I was actually in London primarily for family reasons this weekend, but even if Sunday's Philharmonia season opener hadn't been a neat fit, I would have made the journey south to hear it. The reason was simple: Sibelius's Kullervo. This early choral symphony is not performed all that often - I last heard it during the BBC SSO's cycle of the symphonies in 2006; most recorded surveys of the symphonies omit it. Yet its neglect is surely unjust. Driving melodies, searing drama and wonderful choral and orchestral climaxes, it has them all in spades. What an opening concert it would make for, say, the Edinburgh International Festival.
But I digress. Esa-Pekka Salonen directed an extremely persuasive reading, with an excellent sense of the work's structure, keeping his powder dry early on, thus ensuring that the later climaxes had full impact. As he managed with Stravinsky's Rite of Spring in Edinburgh recently, he delivered a performance that was not only fearsomely dramatic but extremely graphic and full of violence. After that performance someone I spoke to remarked that he brought out new details. I do not know that score well enough to comment, but he certainly highlighted things in the Sibelius that haven't struck me before, such as the orchestral accompaniment when Kullervo's sister tells of her time picking fruit or the delicate open to the finale.
He was aided by stunning playing from the Philharmonia, both at the quieter moments and in those thrilling climaxes, and in his well judged transitions between the two. This was apparent at many points, such as a jump in the first movement from beautifully soft pizzicato basses to blazing brass. While this was perhaps a little too blazing for one or two members of the chorus who found themselves just above the tuba (and could be seen with a finger in their ear at one or two points) it was glorious in the stalls.
After a strong performance of Kullervo's Youth, which moved well from genuine youth, emphasised by leader Zsolt-Tihamer Visontay's solos (one of many fine solo contributions from across the orchestra), to adulthood, replete with drama and setback along the way, we got to the central encounter between Kullervo and his sister. Salonen had wisely elected to turn to Scandinavia for the vocal contributions. The male voices of Orphei Drängar had both a fine tone and colour and no shortage of weight. They also, crucially, seemed at home with the text. Together they built a wonderful rhythm out of the repeating motifs, such as Kullervo's lineage and his blue stockings. Jukka Rasilainen's Kullervo was full of character and an extremely powerful performance, nowhere more so than when at the end of the movement he sang of the shame he had wrought on his family and wished he had never been born, accompanied by horrific and devastating chords from the whole orchestra.
Alongside him Monica Groop was very nearly as fine, and while hairs might be split that her seething early rejections of him didn't have the last degree of venom that the very finest interpreters have brought, she gave a captivating delivery of her story. Her stunning reddish/pink dress seemed especially well chosen when she had to deliver the line that she wished she had existed as a scarlet cranberry rather than know these horrors.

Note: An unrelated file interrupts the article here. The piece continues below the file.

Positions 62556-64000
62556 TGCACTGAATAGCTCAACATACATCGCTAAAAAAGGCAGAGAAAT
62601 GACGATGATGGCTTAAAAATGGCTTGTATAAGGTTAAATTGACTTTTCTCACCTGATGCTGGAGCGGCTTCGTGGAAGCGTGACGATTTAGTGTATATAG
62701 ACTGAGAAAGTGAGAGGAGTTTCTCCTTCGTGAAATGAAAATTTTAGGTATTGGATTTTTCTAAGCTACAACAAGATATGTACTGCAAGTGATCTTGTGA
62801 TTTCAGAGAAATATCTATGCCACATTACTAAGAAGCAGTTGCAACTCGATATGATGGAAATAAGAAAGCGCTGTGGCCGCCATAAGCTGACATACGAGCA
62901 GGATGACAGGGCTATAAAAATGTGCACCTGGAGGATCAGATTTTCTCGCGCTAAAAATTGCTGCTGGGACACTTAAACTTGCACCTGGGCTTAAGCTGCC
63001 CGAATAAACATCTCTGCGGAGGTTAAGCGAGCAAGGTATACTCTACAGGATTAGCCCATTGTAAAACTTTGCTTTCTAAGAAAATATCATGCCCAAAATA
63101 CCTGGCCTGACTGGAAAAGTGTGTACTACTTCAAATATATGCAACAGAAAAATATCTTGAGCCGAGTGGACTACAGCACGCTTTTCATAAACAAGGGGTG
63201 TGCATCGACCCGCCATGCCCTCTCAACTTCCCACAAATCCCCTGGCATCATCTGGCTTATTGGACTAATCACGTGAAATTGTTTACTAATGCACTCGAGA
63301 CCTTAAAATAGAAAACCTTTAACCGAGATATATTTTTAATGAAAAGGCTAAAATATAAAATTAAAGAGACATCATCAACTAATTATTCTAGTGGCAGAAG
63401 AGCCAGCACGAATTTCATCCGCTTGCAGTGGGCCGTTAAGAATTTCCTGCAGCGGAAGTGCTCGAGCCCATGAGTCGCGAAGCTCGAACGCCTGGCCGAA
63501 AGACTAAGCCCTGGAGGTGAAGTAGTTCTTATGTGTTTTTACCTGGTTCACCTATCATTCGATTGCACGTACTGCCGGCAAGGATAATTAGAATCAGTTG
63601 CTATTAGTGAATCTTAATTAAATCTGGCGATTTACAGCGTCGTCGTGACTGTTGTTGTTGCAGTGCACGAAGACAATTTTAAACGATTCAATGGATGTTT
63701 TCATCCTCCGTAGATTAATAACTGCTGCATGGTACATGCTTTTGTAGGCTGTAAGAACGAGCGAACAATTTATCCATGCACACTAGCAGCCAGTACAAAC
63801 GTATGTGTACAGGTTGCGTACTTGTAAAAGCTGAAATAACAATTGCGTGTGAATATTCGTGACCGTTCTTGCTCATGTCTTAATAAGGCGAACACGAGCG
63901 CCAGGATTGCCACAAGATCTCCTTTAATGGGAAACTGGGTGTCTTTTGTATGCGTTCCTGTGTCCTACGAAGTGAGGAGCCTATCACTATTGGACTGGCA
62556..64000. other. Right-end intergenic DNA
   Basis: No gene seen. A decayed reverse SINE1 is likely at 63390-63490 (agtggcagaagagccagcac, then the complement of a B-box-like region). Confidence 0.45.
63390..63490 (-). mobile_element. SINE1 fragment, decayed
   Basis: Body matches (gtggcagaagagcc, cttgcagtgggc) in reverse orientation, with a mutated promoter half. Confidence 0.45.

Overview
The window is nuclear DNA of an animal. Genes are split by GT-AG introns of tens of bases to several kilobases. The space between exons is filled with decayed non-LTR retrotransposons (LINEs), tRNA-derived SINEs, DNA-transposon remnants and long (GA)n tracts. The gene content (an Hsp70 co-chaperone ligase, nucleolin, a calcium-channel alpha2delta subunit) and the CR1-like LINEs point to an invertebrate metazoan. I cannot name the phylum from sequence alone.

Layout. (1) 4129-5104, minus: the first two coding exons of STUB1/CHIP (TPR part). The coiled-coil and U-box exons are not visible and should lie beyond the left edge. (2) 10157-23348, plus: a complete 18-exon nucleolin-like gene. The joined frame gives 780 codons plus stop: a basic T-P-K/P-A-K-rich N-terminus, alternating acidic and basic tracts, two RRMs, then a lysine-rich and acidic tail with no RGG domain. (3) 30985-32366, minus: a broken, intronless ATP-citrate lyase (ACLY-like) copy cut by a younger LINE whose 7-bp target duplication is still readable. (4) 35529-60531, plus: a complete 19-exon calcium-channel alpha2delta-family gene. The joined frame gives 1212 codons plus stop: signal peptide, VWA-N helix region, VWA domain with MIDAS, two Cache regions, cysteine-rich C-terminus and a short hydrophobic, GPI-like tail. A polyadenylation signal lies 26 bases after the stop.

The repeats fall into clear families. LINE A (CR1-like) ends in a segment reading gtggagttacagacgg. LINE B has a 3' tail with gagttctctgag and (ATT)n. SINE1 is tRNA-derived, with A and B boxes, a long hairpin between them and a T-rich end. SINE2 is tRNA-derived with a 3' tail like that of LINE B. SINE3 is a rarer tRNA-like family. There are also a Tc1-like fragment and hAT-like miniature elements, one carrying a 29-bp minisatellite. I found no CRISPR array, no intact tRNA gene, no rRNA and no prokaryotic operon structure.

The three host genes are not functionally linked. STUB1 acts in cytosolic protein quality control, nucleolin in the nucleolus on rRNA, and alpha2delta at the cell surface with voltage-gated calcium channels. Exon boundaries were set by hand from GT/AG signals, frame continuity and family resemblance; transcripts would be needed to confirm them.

The words too deserve a mention in this most dramatic of pieces, operatic almost. The decision to employ surtitles, meaning we didn't need to sit with head buried in programme or fear losing track of where we were, heightened the drama. This is to be encouraged.
After the intensity of this, Kullervo going to war was perhaps the only area where Salonen was not totally persuasive, though this too was still very fine and full of energy. Indeed, some lull is surely needed before the passion of Kullervo throwing himself on his sword in the finale, when once again we were treated to the full force of the men of Orphei Drängar. It was, in short, a thrilling and fantastic way to spend seventy-five minutes.
The concert had opened with a dedication to Kurt Sanderling, who enjoyed a long association with the orchestra. Salonen gave a brief and well judged tribute, after which they played The Death of Mélisande from Sibelius's Pelléas et Mélisande. For string orchestra, it was beautifully and movingly played, especially the delicate ending; it was also a choice that fitted well with the evening's programme.
The other work in the first half was, for me at least, less successful. That's not to say that violinist Viktoria Mullova didn't deliver a technically excellent reading of Brahms' violin concerto; she did. Nor was there much to quibble with in the punchy accompaniment provided by the Philharmonia. However, beneath this skill, the performance didn't speak to me emotionally and felt rather cold and clinical.
But that didn't really detract from a night that surely belonged to Salonen, the Philharmonia, Groop, Rasilainen and the men of Orphei Drängar, who together turned in a gloriously persuasive reading of an unjustly neglected work. I sincerely hope I do not have to go another five years before I hear it live again. In the meantime, the Philharmonia's microphones were present, so doubtless a record of the event will appear in due course. It will be well worth acquiring.